Online social media can be used as a tool for building relationships between individuals, controlling communication demands, and reducing anxiety from face-to-face communication in the form of virtual-reality in order to train the individuals and adapt themselves to real life (Steinfield et al., 2008). The VoiceThread website was selected as the medium for data collection of this study because visitors could write their reflective notes and share links to other online social media such as YouTube or Facebook.

Self-Esteem

Self-esteem is an individual’s feeling towards him/herself. Being accepted by others and being successful are from being encouraged by others (Maslow, 1970). Self- evaluation is presented by the individual in the forms of thoughts, beliefs, and feelings towards him/herself with both positive and negative sides. These are measured with the Self-Esteem Inventory School Form developed by Coopersmith (1984) and translated by Monsaporn Vitoonmetha (2000).

Academic Oral Presentation

An academic oral presentation skill is different from other speaking, conversation, or discussion skills. In other words, it focuses on providing academic knowledge and opinions in a limited time and in front of a large audience. There are many types of public speaking such as lecture, discussion, report, academic conversation, meeting, and seminar. There are many aspects of public speaking including: accuracy, completeness, order, and content quality (Kerby & Romine, 2009).

Research Methodology

Research Sample

The samples in this study was comprised of 37 third-year students enrolled in the course “Issues and Trends in Educational Technology” offered at the Chulalongkorn University during the first semester of the 2015 academic year. The teaching in this class was conducive to applying the critical friends technique and to academic oral presentation activities in class throughout the semester. The lecturer gave consent to the researcher to conduct this study with the students.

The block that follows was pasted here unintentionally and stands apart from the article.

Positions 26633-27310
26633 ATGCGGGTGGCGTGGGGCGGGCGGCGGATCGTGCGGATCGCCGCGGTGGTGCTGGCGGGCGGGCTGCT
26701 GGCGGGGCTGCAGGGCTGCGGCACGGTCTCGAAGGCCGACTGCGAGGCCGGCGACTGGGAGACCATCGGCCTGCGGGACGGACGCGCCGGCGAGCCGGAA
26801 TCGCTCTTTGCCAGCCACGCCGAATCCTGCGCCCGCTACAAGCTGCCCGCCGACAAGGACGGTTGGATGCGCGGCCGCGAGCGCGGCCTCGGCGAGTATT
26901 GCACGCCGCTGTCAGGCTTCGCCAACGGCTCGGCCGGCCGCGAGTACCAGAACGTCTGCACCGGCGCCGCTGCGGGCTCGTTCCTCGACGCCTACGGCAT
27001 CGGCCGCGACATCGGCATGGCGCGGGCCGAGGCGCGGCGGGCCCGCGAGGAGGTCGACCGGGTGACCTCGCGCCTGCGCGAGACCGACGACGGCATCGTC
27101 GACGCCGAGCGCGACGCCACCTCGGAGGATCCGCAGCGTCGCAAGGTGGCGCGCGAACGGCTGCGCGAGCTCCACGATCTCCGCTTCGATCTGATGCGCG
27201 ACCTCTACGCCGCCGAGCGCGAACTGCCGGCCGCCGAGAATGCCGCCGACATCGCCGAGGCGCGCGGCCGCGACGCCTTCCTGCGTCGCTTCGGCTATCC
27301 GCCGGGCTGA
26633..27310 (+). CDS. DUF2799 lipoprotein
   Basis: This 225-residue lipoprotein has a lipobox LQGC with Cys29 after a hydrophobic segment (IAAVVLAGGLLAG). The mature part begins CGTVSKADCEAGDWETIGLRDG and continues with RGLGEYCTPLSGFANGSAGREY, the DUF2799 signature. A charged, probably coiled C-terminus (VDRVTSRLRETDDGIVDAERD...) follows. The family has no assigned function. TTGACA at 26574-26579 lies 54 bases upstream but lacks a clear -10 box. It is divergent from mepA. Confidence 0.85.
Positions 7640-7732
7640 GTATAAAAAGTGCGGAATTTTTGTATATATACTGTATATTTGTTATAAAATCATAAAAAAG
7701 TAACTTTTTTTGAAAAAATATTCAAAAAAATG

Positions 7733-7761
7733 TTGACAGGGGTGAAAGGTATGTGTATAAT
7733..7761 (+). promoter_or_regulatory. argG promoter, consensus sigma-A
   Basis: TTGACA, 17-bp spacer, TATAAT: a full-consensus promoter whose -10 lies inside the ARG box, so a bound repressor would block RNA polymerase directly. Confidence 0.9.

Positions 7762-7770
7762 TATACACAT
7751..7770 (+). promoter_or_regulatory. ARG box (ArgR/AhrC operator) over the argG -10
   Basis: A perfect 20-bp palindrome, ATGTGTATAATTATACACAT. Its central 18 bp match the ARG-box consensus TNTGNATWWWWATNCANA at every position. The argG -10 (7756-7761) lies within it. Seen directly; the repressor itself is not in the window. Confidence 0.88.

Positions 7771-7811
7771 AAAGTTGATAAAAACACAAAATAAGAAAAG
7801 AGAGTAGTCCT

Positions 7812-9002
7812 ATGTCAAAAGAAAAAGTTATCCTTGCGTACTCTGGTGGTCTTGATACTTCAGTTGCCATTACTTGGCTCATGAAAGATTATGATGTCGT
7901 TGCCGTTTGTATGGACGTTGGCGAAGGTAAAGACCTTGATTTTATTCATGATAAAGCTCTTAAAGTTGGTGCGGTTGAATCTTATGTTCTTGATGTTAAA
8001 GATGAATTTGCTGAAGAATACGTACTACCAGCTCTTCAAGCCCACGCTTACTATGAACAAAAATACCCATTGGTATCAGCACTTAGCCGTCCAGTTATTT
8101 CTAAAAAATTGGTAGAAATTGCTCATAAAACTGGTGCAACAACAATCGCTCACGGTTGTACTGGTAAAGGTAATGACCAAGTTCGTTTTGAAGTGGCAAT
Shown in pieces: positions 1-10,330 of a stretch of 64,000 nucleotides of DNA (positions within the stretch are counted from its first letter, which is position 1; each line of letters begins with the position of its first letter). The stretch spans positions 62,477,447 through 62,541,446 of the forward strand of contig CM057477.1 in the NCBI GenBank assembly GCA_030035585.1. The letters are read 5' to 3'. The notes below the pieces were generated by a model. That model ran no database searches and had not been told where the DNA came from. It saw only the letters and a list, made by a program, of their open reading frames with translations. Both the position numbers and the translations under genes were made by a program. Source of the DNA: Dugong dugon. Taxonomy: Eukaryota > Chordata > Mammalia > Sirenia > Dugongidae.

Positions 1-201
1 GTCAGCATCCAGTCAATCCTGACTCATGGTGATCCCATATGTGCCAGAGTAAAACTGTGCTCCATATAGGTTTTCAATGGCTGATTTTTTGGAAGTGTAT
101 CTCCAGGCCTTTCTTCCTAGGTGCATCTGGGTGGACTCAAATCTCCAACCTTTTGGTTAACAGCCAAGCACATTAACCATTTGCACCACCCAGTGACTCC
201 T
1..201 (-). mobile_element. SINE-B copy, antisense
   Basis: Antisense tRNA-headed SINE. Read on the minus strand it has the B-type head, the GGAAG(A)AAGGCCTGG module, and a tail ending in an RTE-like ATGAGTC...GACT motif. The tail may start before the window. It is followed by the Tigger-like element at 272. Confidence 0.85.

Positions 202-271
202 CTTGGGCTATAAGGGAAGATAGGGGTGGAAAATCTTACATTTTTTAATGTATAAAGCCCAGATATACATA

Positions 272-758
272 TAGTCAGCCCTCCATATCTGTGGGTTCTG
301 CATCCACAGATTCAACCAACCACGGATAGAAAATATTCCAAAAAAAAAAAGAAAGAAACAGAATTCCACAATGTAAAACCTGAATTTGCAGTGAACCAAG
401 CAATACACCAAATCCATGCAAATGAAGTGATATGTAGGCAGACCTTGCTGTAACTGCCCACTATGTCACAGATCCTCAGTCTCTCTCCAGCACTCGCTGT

Instruments

1. Self-Esteem Inventory

A 58-item measure of attitudes toward oneself, which was translated from Coopersmith’s (1967) Self-Esteem Inventory (SEI) by Vitoonmetha (2000), was used to measure students’ self-esteem. These questions measure 5 subscales which form students’ self-esteem. These subscales are: 1) General Self 2) Social self-peers 3) Parents 4) Lie Scale and 5) School Academic. The Kuder-Richardson Formula calculation of the Self-Esteem Inventory used in this study was .8121

2. Academic Oral Presentation Ability Assessment Form

This form comprised of 8 items of ability was used to evaluate the effectiveness of academic oral presentations delivered by the students. The items covered enumeration, correctness and clarity, language used in the content, speakers’ posture, expression and voice, and uses of presentation instruments. A four rubric scale (Schreiber, Paul & Shibley, 2012) was assigned accordingly to the students’ quality of their speech. Three experts in public speaking and education speaking were asked to evaluate the quality of the scale and the index of item – objective congruence (IOC) calculation was = 0.839.

Data Collection

This study used a pretest-posttest to collect data.

Pretest phase

  1. The students answered a pretest of Self-Esteem Inventory.

  2. The students gave a 3-minute academic oral presentation. The researcher evaluated the students’ ability using the Academic Oral Presentation Assessment Form.

Experiment phase

  1. The students formed a group of critical friends consisting of five people.